Collection of 14 World War I Print Portfolios by German Artists.  Including works by René Beeh, Emma Frenberg, Karl Bober, Bruno Kraustopf, Ursla Stolte, Paul Hartmann, Elsa Weigandt, Erich Dietrich, Hilde Schindler, Georg Mathen, Editha Quaas, Joshua Bampp, Paul Winkler, Josef Eberz, Fritz Gärtner, Erich Gruner, Willi Geiger, Carl Christoph Hartig, Luigi Kasimir, Hermann Struck, […]

Conjuring Pan: Julius Meier-Graefe’s darkly beautiful paean to the new currents of art in Europe, 1895-1899.

Pan. Cover detail. March 22, 2012

Pan.  Years I-V (all published). Edited by Julius Meier-Graefe and Otto Julius Bierbaum.  A complete run of all five years, bound in 21 parts as issued  (altogether 347, 351, 266, 267, 279 pp.)  Sm. folio.  Orig. wrpps., a few chips and tears at edges, some covers professionally repaired.  Berlin (Genossenschaft Pan) 1895-1899.  (45601) In the […]

The most influential graphic arts blog of late-1920s Tokyo: Gendai Shogyo Bijutsu Zenshu.

Thumbnail image for The most influential graphic arts blog of late-1920s Tokyo: <i>Gendai Shogyo Bijutsu Zenshu.</i> October 3, 2011

Kitazawa Yoshio, Hamada Masuji, Wantanabe Soshu, Tatsuke Yoichiro, et al. Gendai Shogyo Bijutsu Zenshu.  (“The Complete Commercial Artist”). 24-volume-illustrated series (each vol. approx. 100-150 pp. including plates).  4to.  Wrpps.  Tokyo (Ars) 1927-1930.  (46209) Over the past five years or so, a loose cadre of visual data miners at blogs including BibliOdyssey, 50 Watts, but does […]

“Sem au Bois” Update: The Jockey Club de Paris, ca. 1908.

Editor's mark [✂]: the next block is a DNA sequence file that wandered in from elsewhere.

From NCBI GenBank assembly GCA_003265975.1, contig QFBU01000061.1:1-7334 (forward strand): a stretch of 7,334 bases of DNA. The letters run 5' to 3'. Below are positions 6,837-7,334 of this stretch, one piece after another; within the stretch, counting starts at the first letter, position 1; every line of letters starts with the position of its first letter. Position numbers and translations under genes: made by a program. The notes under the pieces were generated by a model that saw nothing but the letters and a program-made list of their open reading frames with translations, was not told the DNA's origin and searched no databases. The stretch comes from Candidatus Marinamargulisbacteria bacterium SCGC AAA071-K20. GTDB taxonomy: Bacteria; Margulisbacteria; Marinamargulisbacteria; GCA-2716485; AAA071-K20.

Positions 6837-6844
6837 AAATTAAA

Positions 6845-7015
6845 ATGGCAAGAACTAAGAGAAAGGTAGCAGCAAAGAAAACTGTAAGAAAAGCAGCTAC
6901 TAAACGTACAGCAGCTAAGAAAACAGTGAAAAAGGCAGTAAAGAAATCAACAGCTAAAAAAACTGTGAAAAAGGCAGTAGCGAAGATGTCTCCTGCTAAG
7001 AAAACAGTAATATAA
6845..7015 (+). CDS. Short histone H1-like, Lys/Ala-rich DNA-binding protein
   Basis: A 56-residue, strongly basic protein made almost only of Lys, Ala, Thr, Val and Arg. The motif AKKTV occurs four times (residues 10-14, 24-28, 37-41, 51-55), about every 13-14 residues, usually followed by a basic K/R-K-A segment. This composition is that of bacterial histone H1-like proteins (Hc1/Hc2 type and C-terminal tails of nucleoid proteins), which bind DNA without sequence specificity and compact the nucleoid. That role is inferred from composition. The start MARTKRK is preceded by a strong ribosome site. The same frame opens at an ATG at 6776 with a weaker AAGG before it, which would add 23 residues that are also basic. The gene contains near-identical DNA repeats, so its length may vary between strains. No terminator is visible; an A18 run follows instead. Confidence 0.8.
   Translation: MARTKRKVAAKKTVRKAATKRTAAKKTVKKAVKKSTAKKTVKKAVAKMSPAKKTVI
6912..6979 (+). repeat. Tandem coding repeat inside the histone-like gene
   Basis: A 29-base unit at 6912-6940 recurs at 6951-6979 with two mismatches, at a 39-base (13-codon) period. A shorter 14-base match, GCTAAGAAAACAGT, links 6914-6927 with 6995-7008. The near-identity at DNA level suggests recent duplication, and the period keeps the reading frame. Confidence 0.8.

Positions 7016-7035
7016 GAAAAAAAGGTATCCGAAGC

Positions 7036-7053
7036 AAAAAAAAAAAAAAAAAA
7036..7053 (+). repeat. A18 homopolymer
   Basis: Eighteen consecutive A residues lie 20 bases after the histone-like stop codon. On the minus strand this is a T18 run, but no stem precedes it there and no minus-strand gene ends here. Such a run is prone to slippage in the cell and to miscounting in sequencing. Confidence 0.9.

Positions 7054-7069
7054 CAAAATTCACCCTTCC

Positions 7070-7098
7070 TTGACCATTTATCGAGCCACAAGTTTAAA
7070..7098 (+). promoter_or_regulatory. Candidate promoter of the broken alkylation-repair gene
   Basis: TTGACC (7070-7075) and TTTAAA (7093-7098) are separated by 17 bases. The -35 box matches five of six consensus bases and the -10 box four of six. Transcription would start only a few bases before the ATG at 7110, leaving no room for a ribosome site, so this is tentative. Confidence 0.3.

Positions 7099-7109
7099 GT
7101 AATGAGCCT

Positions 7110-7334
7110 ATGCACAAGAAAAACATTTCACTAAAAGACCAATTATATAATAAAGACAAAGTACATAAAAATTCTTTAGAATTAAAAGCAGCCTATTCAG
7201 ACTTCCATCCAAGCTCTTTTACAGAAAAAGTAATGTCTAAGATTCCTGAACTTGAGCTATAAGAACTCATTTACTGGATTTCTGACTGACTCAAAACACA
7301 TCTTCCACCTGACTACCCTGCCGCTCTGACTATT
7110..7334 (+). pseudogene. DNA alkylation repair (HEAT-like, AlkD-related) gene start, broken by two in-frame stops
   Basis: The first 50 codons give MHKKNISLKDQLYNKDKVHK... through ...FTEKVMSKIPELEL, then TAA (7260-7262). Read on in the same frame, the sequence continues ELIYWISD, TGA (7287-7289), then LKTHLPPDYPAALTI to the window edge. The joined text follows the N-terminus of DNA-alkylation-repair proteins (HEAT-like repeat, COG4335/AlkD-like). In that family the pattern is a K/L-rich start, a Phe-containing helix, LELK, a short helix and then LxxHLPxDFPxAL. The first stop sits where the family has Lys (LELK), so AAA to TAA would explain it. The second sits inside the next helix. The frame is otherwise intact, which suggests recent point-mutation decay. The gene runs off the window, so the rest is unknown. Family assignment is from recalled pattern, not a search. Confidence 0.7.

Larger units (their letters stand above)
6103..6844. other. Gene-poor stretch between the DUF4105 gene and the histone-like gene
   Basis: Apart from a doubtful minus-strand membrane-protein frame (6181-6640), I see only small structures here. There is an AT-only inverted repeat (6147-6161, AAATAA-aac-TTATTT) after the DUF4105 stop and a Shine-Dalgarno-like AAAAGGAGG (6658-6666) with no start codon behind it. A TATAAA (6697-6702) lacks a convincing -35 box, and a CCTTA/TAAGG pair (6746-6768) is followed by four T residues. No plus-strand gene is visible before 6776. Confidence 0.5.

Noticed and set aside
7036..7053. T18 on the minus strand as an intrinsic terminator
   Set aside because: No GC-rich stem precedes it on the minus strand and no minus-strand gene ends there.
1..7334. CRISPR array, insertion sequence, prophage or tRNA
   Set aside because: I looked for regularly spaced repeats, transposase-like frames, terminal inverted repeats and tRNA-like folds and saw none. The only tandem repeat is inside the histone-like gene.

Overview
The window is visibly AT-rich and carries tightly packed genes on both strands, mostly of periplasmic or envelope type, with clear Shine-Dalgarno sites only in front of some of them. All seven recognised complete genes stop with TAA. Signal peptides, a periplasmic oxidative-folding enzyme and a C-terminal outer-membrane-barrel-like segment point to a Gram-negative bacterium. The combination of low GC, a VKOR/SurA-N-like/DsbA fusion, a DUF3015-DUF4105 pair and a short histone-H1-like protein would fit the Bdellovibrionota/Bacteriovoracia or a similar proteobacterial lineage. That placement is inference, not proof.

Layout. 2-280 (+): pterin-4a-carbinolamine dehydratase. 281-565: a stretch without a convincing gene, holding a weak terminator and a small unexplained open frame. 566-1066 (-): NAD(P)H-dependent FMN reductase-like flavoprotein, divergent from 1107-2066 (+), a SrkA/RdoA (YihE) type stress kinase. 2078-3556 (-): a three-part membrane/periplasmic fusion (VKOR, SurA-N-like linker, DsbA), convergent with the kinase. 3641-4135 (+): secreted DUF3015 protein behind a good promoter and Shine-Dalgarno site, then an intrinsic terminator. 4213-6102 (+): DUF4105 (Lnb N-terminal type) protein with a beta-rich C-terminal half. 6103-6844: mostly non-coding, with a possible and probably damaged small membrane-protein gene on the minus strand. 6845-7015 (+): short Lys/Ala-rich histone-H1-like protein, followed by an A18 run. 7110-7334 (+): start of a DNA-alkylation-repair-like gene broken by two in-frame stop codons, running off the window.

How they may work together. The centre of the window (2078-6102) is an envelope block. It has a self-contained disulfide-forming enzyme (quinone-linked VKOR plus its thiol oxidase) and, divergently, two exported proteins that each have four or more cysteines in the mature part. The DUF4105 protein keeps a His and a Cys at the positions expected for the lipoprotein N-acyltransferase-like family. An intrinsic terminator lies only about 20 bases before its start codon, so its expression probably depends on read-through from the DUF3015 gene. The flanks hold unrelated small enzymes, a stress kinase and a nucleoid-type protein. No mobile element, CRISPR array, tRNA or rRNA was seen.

Thumbnail image for “Sem au Bois” Update: The Jockey Club de Paris, ca. 1908. June 7, 2011

“And if you happen to be an historian of Belle Epoque Paris (clever you) and recognize anyone among the caricatures, please let us know in the comments field…”

— UPDATE, May 2011:

When first I wrote about Georges “Sem” Goursat’s 1910 leporello Sem au Bois about a year ago, I ended the post with an invitation, asking readers to share any insights they might have as to the real-world identities of the faces caricatured in Sem’s well-heeled crowd of Boulogne woods revelers.

Last week, Pablo Medrano Bigas, Associate Professor of Design and Image of the imatge de diagramacióFaculty of Fine Arts at Universitat de Barcelona answered the call. Clever him, indeed. And lucky us — not only has he positively identified several of the processional’s key figures, he’s also supplied a wealth of historical background information to further our understanding the illustration’s form and content.

“Le degré de perfection des productions de l’imprimerie d’un pays est une des marques de son degré de civilisation.” Printing in Japan, ca. 1915.

Thumbnail image for “Le degré de perfection des productions de l’imprimerie d’un pays est une des marques de son degré de civilisation.” Printing in Japan, ca. 1915. April 4, 2011

Sawada, Yozo. Insatsu Taikan (Great Atlas of Printing).  Unpaginated album.  Sm. folio.  Silk-covered boards, tie-bound.  Osaka (Nihon Insatsu Kaisha) 1915.  [46467] Following the death of his father, the Meiji Emperor, on July 30, 1912, Crown Prince Yoshihito ascended to the Chrysanthemum Throne of Japan to become the Taishō Emperor. After three years of Imperial preparations, […]

“What Power is This?” Shinjuku Playmap & Tokyo Graphic Design, ca. 1970.

What Power is This? February 23, 2011

Teruhiko Yumura, et al.-. Shinjuku Playmap.  Nos. 1 (July 1969) through 30 (December 1971) (all published in the first series).  8vo.  Wrpps., covers illustrated by Teruhiko Yumura (also known as King Terry and Terry Johnson).  Tokyo 1969-1971.  [46471]   What power is this, indeed? The global tidal wave of youth culture rebellion and experimentation of […]

Lucien Vogel’s Le Style Parisien

Le Style Parisien January 7, 2010

Le Style Parisien.  Numbers 1 (July 1915) through 7 (February 1916) (all published; lacking 8 pp. text). Paris (Librairie Centrale des Beaux-Arts) 1915-1916.  [45884] It may not have been the most avant-garde publication of its time, but Le Style Parisien served as an important bridge between the emerging capitals of  European fashion — chiefly Paris […]